My name is Philipp C. Heckel and I write about nerdy things.
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Yearly Archives / 2009


  • Sep 21 / 2009
  • 8
Linux

Dell Latitude E6400: the Ubuntu fan and noise problem

A couple of days ago, my 4 year old laptop (HP nx8220) decided that it was time to retire and refused to switch on a couple of times. Even though it works most of the time, I can’t rely on it anymore and will therefore look for new notebooks in the next week.

On my journey through the Web I looked into the details of various business notebooks. I stumbled across the Dell Latitude E6400, which looks nice and has everything I wanted. Unfortunately, it also seems to have problems with Ubuntu. In particular, the fan seems to run all the time (and not too slow, but very loud) – as many forum posts and user reviews prove [1,2,3,4].

Since I couldn’t find a solution, I decided to ask the Dell support via their support chat.

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  • Aug 09 / 2009
  • 0
Linux, Office

Extract text from PDF files

Adobe’s Portable Document Format (PDF) has reached great popularity over the last years and is the number one format for easy document exchange. It comes with great features such as embeddable images and multimedia, but also has rather unpleasant properties. The so called Security Features represent a simple Digital Rights Management (DRM) system and allow PDF authors to restrict the file usage. Using the DRM system, authors can allow or deny actions such as printing a file, commenting or copying content.

Even though this is a good idea for some situations, most of the times, it’s just annoying: Collecting ideas for seminar papers or a thesis, for instance, is almost impossible without being able to Copy & Paste certain paragraphs from the PDF.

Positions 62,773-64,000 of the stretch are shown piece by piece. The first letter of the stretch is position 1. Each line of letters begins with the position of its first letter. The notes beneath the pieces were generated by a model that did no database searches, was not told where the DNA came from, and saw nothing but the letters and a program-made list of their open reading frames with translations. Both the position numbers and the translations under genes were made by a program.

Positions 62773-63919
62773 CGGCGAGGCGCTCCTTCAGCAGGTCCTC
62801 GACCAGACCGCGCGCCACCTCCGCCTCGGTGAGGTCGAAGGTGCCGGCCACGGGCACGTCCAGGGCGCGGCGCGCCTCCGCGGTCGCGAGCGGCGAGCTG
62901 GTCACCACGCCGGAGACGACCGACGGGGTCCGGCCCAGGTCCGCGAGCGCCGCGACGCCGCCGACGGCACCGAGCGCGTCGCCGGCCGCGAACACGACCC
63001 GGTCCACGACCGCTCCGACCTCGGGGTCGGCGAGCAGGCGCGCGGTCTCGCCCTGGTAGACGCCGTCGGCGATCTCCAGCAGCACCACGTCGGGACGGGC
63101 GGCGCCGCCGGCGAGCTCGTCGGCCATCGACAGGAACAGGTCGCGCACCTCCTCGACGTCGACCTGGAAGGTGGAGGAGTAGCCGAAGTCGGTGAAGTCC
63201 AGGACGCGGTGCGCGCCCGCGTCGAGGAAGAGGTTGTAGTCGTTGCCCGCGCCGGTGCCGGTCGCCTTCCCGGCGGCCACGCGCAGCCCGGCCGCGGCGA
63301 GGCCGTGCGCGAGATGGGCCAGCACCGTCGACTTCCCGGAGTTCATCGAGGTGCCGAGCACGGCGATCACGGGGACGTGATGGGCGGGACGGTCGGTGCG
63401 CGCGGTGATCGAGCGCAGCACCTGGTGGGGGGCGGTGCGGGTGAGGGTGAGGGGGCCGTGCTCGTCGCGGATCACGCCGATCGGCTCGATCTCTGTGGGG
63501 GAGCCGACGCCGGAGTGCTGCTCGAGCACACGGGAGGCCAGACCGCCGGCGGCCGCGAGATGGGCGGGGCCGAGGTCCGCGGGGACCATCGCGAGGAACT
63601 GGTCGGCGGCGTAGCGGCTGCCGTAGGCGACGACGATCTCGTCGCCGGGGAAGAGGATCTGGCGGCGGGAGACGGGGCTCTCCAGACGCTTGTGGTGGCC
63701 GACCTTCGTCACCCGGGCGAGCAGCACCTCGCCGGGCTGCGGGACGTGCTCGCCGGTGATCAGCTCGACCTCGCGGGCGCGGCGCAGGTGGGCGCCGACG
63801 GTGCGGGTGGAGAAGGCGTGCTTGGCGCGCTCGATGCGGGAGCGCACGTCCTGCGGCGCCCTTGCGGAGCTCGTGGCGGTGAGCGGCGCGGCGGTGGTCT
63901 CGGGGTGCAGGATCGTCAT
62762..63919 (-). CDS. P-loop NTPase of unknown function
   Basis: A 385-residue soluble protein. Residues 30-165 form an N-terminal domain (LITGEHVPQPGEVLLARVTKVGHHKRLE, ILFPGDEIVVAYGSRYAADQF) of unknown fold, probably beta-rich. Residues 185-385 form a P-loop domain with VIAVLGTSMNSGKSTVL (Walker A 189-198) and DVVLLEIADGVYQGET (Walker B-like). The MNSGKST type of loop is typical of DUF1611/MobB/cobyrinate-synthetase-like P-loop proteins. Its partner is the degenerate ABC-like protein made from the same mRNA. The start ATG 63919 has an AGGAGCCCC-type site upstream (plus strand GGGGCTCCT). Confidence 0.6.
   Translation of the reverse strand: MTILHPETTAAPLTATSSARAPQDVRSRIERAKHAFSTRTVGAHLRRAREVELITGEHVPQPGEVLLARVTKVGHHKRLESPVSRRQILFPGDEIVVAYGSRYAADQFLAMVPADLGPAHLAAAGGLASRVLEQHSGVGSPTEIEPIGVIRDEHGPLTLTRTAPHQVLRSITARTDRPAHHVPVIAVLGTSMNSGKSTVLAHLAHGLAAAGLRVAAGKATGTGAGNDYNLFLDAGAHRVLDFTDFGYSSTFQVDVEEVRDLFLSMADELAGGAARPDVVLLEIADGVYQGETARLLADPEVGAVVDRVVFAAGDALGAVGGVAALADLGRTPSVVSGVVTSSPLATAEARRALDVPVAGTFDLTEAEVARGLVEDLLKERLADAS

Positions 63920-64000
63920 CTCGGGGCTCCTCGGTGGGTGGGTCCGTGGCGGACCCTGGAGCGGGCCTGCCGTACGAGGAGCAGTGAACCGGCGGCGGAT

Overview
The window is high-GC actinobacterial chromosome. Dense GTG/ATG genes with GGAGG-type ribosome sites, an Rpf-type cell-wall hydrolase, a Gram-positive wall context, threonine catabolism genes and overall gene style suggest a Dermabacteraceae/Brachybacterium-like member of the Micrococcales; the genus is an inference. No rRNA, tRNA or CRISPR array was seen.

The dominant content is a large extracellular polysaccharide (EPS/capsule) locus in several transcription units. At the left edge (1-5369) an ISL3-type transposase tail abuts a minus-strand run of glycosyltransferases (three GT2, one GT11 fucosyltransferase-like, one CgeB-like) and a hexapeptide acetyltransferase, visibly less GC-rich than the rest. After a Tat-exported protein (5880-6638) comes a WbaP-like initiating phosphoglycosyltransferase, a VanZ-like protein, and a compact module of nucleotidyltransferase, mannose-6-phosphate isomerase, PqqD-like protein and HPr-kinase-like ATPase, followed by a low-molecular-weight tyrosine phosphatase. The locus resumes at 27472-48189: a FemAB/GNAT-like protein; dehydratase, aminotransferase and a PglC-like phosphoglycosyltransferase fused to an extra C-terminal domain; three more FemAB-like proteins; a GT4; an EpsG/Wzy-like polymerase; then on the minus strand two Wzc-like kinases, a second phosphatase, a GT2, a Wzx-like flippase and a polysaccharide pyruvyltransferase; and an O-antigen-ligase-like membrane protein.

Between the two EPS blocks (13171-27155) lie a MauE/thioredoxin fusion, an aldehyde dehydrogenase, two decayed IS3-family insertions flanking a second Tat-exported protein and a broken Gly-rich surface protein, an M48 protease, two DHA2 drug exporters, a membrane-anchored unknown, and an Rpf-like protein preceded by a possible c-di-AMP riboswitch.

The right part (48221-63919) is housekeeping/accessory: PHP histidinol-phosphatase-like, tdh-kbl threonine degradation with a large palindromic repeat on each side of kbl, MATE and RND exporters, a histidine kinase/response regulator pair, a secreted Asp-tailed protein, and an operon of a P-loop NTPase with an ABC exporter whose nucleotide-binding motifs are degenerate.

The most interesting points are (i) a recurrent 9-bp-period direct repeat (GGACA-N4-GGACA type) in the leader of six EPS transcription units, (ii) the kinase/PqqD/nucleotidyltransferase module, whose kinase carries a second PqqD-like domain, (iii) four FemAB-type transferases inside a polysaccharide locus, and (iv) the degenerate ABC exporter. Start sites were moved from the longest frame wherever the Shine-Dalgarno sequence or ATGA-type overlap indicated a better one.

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  • Apr 07 / 2009
  • 2
Linux, Scripting, Security

Simsafe: Simple command-line password safe

Nowadays, it appears to me as if almost everything in the big and fancy world of IT comes with the need to sign up and create an account. Every little online tool, every social networking site and of course every instant messenger account. System administrators hits it even harder: The setup of a server machine requires to create lots of different users for every kind of service, — be it Postfix, Sendmail, Courier, MySQL, PostgreSQL, etc. Most of them require some kind of super-user password or account.

This is where a password manager comes in handy: Open the password vault by typing in the master password, put in all you secrets and crucial information, save it and be happy. As if!

Almost every password manager I found on the Web was crowded out by details so that it took minutes to add a single account. What I wanted was something like a text-file with password — and that’s what I made: A simple command-line password safe.

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  • Mar 16 / 2009
  • 3
Distributed Systems, Programming

KadS: a secure version of the Kademlia protocol

There are various peer-to-peer protocols out there. All of them focus the decentralisation of storage and other system resources. Most implement a distributed hash table (DHT) to store information. That is, each node of the network only holds a small part of the hash table but is able to locate and retrieve any requested entry. Kademlia, a protocol designed by two NYU students in 2002, is one of them.

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